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Casper6060

Another "can I get in" post!

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Ok, I know there are so many " My gpa is low, can I get in posts?" but I feel mine is different since it was so long ago! :)

 

So I have an undergrad degree from 2000 with a GPA of 2.3. Looking back, it's embarrassing! 

I went back to Rad Tech school and graduated with a 3.8. That program was 72 credit hours. I've been a CT Tech in a Level 1 Trauma Center for 11 years, which is great experience.

 

I'm starting my pre req's in January, which will take me about a year and a half. 

 

I hear that the most recent 60 hours of a GPA is mostly looked at. Will my higher GPA counteract my crappy GPA from 15 years ago?

 

I feel it will be ok due to my maturity and work experience, but it's always in the back of my mind that my old GPA will haunt me forever!

 

I know there are so many other factors to get into PA school, but I don't want my GPA to automatically eliminate me.

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You've gotta crunch the numbers to figure out what will get your cGPA and sGPA up to a 3.0. Should take at least 3 years full time of 4.0 (not factoring in the bump from your rad tech)

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You've gotta crunch the numbers to figure out what will get your cGPA and sGPA up to a 3.0. Should take at least 3 years full time of 4.0 (not factoring in the bump from your rad tech)

 

 

 

So the fact that my undergrad degree is 15 years old won't factor in?

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No, it's all worth the same in terms of GPA calculations. Lots of schools will consider your upward trajectory and will put emphasis on recent work, however, if you don't meet their minimum GPA standards, they'll never look at it in the first place. Look for schools with different minimum GPAs -- I think there are some 2.75 as the min.

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No, it's all worth the same in terms of GPA calculations. Lots of schools will consider your upward trajectory and will put emphasis on recent work, however, if you don't meet their minimum GPA standards, they'll never look at it in the first place. Look for schools with different minimum GPAs -- I think there are some 2.75 as the min.

 

 

Yeah, that's a bummer. If I calculated correctly, my community college grades plus  undergrad plus Rad Tech gives me a 3.1. I guess I better ace my pre-req's!

 

I forgot my freshman/sophomore GPA is better than my total undergrad GPA. Hopefully it'll all add up to be somewhat decent. I am nowhere near the person I was back then!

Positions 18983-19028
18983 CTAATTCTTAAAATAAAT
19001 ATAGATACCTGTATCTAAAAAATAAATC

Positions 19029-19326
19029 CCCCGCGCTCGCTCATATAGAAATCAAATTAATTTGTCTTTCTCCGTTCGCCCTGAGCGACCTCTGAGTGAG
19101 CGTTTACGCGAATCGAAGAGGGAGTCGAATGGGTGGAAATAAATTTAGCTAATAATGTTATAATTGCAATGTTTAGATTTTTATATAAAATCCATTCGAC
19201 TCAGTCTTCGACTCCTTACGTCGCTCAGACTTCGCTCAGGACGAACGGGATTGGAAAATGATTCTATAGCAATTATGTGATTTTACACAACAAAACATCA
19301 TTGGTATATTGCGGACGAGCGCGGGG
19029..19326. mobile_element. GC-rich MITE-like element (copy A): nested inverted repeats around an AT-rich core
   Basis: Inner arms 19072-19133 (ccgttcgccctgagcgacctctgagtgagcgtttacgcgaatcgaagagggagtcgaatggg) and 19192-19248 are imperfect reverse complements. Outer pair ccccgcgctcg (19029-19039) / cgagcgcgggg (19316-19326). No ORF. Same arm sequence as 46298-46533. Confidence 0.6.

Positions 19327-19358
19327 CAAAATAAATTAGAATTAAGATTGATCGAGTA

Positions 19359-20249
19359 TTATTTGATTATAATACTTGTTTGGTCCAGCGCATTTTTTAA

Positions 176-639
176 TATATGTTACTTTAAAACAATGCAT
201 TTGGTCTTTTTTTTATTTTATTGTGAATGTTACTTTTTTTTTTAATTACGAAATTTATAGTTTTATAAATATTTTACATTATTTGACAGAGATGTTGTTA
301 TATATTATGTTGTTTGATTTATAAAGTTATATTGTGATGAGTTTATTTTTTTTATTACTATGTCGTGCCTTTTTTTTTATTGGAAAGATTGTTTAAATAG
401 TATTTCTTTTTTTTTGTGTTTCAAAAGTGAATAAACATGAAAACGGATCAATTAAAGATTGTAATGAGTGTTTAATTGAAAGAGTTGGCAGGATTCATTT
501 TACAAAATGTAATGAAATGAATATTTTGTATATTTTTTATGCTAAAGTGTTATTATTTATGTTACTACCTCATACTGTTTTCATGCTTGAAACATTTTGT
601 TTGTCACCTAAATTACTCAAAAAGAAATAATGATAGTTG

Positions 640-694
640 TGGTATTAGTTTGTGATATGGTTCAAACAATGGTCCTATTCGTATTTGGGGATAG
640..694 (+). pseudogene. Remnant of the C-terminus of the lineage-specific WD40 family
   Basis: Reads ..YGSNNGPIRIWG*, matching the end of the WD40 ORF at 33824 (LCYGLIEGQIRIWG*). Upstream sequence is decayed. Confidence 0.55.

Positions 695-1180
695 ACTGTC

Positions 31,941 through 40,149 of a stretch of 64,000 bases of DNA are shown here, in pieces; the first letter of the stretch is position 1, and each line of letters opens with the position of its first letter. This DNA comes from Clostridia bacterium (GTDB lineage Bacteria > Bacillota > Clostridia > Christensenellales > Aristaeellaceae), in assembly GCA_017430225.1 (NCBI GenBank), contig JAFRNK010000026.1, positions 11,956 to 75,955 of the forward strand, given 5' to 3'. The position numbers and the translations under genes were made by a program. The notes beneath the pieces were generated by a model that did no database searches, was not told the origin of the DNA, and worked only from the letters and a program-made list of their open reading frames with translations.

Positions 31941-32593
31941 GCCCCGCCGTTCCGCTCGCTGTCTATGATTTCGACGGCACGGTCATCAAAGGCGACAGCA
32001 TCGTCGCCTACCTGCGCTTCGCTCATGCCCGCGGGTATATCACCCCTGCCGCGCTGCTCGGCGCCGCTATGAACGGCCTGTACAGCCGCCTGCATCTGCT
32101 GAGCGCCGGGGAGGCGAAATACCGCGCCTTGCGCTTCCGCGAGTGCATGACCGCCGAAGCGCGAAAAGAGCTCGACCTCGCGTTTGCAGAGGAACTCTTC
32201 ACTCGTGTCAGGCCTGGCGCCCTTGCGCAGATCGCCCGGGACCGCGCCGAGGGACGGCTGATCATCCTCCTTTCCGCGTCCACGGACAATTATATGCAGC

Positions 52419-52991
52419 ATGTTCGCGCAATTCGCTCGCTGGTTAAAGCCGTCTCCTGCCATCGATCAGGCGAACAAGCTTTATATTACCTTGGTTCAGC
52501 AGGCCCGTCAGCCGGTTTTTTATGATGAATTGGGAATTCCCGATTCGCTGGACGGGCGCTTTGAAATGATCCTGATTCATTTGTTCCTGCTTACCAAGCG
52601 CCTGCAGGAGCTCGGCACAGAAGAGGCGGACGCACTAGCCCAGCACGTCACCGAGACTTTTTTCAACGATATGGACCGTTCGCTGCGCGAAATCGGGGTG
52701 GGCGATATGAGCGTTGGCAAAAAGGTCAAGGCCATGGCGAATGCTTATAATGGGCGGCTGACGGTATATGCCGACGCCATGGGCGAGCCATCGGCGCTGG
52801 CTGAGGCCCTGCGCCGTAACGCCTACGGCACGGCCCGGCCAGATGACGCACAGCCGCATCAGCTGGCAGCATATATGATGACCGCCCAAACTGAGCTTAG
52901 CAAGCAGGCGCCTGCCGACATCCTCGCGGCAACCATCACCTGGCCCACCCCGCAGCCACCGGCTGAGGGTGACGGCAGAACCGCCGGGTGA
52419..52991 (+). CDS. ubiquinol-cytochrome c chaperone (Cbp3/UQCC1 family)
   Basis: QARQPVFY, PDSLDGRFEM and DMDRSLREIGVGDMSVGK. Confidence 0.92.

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Go to the CASPA website with your transcript in front of you and calculate your GPA the way they do.

 

Your rad tech GPA will most likely be considered post bacc, however I don't know if those classes will be factored into your science GPA.

 

Do well in your pre-reps and the GRE and shadow some PAs if you haven't.

 

With 11 years of clinical experience you'll have no issue getting in IMO. The PA profession was made for people like you, healthcare workers who want a larger scope of practice w/o having to do med school + residency.

 

Good luck!

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Your biggest issue will be if/when you GPA automatically filters you out of the initial round of evaluation.  The notion that the last 60 credits matter most is inaccurate for a lot of programs.  Few actually take the time to calculate your last 45-60 GPA credits - it's a lot of work for them.  So unless your CASPA GPA (because how CASPA calculates it is what really matters) is above a 3.0, you will have to selectively apply.  

 

With schools getting increasing numbers of apps, there has to be an initial filter and GPA is usually it.

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Don't just blindly raise your GPA without talking to a school. If it's been 15 years and you have 11 years of experience, you might be viewed differently. The only relatively surefire way to find out is to visit a school and talk to them.

 

I wouldn't design my life around what a web page says or doesn't say without talking to a human being. Might save a lot of heartache and/or wasted effort.

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I have no statistics to back up my opinion on this but i think you're set. 15 years is a long time and with the whole holistic approach that admission committees are supposedly taking, I think you're good. Just take pre-reqs and apply 

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^ Classic username, and I agree. Push come to shove you could see if the school you're now doing your pre-reqs through offers a general studies degree. Usually you can graduate those programs at 90 hours, and put it in there as a second B.S. If I do not get accepted this round I will just have to bite the bullet, and retake a couple pre-reqs (O Chem, and probably my Bio and A&Ps if they time out). I have roughly 5 years of healthcare experience myself at close to 10,000 hours, and I will also finish a science based Masters this Spring with a GPA of 3.8 assuming I ace the upcoming semester. Good luck to you!

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